comscoreLumpectomy Plus Radiation May Offer Survival Benefits Over Mastectomy for Early-Stage, Hormone-Receptor-Positive Disease

Lumpectomy Plus Radiation May Offer Survival Benefits Over Mastectomy for Early-Stage, Hormone-Receptor-Positive Disease

A study suggests that women diagnosed with stage I hormone-receptor-positive breast cancer who have lumpectomy followed by radiation have better survival rates than women who have mastectomy alone or lumpectomy alone.
Sep 9, 2014.This article is archived
We archive older articles so you can still read about past studies that led to today's standard of care.
Many studies done in the 1970s showed that lumpectomy plus radiation to treat women diagnosed with early-stage breast cancer offered the same survival rates as mastectomy. Based on these studies, the U.S. National Institutes of Health released a statement in 1990 saying that lumpectomy plus radiation was preferred over mastectomy to treat early-stage breast cancer.
These studies were done about 40 years ago, before we knew as much as we do now about all the characteristics of breast cancer. So researchers wanted to know if considering the hormone-receptor status of a breast cancer would affect survival rates for lumpectomy plus radiation versus mastectomy. So they decided to do a new study.
The results suggest that women diagnosed with hormone-receptor-positive early-stage breast cancer who have lumpectomy followed by radiation have slightly better survival rates than women who have mastectomy alone or lumpectomy alone.
The study was presented on Sept. 4, 2014 at the 2014 ASCO Breast Conference. Read the abstract of “Effect of hormone receptor status on local treatment and overall survival for early-stage breast cancer.”
The researchers looked at the health records of 16,646 women in the National Cancer Database who were diagnosed with stage I breast cancer and treated during 2004 and 2005. The National Cancer Database contains information from more than 1,500 cancer facilities and is sponsored by the American College of Surgeons and the American Cancer Society.
Of the women in the study:
  • 11,214 were treated with lumpectomy plus radiation
  • 3,587 were treated with mastectomy
  • 1,845 were treated with lumpectomy alone
The women were followed for about 7 years.
About 72% of the cancers were hormone-receptor-positive.
The researchers matched 1,706 women in each treatment group based on age and other personal characteristics and compared 5-year survival rates between the three groups. Survival rates were:
  • 93% for women who had lumpectomy plus radiation
  • 88% for women who had mastectomy
  • 86% for women who had lumpectomy alone
Then the researchers looked at survival rates by hormone-receptor status. Survival rates for women diagnosed with hormone-receptor-positive breast cancer were:
  • 90% for women who had lumpectomy plus radiation
  • 87% for women who had mastectomy
  • 81% for women who had lumpectomy alone
All of these results were statistically significant, which means that the differences are probably because of the differences in treatments and not just due to chance.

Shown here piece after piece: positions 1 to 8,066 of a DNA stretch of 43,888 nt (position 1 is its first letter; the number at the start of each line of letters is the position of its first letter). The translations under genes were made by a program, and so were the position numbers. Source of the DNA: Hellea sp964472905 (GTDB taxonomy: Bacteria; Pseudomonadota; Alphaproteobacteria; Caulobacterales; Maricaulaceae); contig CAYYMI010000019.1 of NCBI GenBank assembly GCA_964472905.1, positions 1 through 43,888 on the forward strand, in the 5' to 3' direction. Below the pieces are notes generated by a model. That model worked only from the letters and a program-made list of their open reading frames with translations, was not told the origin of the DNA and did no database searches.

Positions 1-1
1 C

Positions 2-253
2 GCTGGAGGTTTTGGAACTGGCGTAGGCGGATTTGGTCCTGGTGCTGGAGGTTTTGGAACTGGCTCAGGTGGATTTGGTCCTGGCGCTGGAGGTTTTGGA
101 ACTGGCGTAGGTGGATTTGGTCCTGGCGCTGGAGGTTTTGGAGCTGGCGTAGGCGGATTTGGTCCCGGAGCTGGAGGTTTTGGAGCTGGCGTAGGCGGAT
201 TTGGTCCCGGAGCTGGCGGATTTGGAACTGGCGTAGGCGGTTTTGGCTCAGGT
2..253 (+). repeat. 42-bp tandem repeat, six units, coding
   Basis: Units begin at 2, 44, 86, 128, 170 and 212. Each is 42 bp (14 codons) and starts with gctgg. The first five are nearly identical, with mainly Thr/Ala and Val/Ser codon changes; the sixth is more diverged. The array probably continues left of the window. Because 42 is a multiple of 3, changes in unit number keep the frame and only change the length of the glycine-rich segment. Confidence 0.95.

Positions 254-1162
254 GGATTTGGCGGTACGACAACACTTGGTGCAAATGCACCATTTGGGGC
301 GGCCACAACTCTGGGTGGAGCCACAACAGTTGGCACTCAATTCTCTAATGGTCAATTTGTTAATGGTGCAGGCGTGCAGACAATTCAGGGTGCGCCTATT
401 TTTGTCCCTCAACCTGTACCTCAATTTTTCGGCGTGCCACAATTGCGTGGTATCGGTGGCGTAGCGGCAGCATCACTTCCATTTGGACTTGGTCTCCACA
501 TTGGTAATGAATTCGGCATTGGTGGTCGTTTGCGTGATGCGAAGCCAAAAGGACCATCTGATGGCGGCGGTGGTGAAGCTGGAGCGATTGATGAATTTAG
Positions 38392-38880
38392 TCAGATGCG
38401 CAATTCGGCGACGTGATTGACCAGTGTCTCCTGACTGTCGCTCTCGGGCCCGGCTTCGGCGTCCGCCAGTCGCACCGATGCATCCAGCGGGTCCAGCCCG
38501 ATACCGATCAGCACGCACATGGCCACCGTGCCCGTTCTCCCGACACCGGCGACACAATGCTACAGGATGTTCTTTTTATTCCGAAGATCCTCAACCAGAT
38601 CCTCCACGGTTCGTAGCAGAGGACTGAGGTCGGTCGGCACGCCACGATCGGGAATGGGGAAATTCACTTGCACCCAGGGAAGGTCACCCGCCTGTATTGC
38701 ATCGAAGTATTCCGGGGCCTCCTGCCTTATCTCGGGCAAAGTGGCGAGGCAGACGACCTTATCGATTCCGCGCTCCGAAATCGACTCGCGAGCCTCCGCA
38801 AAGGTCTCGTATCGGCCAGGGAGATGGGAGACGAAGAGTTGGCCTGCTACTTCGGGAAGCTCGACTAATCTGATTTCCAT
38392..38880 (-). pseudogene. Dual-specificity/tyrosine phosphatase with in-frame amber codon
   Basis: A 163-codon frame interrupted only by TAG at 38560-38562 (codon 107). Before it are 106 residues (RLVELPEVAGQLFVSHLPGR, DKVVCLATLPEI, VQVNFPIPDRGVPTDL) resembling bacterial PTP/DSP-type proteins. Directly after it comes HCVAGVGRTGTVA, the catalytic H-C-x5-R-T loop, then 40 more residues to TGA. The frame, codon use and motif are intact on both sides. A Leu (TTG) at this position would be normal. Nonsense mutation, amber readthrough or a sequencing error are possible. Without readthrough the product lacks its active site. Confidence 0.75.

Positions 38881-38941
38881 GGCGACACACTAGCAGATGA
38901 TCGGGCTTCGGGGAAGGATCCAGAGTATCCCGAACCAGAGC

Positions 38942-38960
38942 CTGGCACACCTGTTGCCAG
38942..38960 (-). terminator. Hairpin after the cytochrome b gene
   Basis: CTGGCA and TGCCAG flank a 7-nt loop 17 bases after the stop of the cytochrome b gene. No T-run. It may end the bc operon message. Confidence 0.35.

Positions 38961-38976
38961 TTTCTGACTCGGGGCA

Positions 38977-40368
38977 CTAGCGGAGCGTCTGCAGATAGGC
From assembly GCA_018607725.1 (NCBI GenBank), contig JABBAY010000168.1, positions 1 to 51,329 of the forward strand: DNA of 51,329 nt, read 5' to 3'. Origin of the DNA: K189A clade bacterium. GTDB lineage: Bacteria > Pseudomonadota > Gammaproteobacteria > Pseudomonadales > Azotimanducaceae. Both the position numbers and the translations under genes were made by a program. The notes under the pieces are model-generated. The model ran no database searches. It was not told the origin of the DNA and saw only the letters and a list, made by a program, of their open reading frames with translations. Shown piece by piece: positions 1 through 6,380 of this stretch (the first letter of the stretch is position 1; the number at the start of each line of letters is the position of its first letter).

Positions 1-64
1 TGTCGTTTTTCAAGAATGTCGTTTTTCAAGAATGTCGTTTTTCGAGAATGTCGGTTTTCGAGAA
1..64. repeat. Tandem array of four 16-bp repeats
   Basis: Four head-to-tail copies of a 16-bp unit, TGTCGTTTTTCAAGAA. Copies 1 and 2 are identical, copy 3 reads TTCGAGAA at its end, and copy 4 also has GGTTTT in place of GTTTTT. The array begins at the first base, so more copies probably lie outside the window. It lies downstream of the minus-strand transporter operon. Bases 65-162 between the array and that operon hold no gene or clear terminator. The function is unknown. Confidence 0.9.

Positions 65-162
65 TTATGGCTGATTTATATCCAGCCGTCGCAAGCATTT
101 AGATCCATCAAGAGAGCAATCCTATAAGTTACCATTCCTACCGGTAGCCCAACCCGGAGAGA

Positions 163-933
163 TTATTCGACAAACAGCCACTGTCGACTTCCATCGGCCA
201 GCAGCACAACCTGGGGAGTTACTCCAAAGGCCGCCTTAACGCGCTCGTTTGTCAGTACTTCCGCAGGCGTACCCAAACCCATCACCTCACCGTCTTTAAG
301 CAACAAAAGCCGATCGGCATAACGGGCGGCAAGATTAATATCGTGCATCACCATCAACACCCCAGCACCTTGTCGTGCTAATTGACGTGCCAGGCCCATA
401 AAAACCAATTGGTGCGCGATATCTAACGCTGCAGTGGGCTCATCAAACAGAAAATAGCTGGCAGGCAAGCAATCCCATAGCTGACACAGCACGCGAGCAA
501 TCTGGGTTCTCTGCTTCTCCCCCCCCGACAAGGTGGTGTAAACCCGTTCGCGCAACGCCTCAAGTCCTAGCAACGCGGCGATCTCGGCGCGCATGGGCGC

So it seems that radiation makes a difference in survival when treating early-stage, hormone-receptor positive disease. Still, the design of the study may have had something to do with the outcome.
This study was a population-based study, which means the researchers used information that was collected before the study was planned. It also means that the women weren’t randomly assigned to get lumpectomy plus radiation, mastectomy alone, or lumpectomy alone. So the women who got mastectomy alone or lumpectomy alone may have had other health problems that may have affected the type of surgery they had. These other health conditions also may have affected their survival. Population-based studies aren’t considered as good as randomized clinical studies.
This study also didn’t look at:
  • the type of health insurance the women had (if any)
  • the distance to the nearest radiation treatment center
  • how many reconstruction surgeons were available to each woman
  • HER2 status of the cancer
  • whether the women had earlier radiation to the chest wall
  • other health conditions (diabetes, circulatory problems, or a bleeding disorder, for example)
All of which are known to affect the lumpectomy vs. mastectomy decision-making process.
If you’ve been diagnosed with early-stage breast cancer, you and your doctor will talk about a surgical approach that makes the most sense for you and your unique situation. You will take into account a number of factors, including:
  • your preferences
  • any other health problems you have
  • ALL the characteristics of the cancer
  • how close you are to treatment facilities
Whichever surgery you choose -- lumpectomy plus radiation or mastectomy with or without radiation -- know that much research has shown that both are equally effective in removing early-stage breast cancer and reducing the risk of it coming back.
For more information on factors to consider when deciding on a type of surgery for early-stage breast cancer, visit the Mastectomy vs. Lumpectomy page.

— Last updated on February 22, 2022, 9:54 PM

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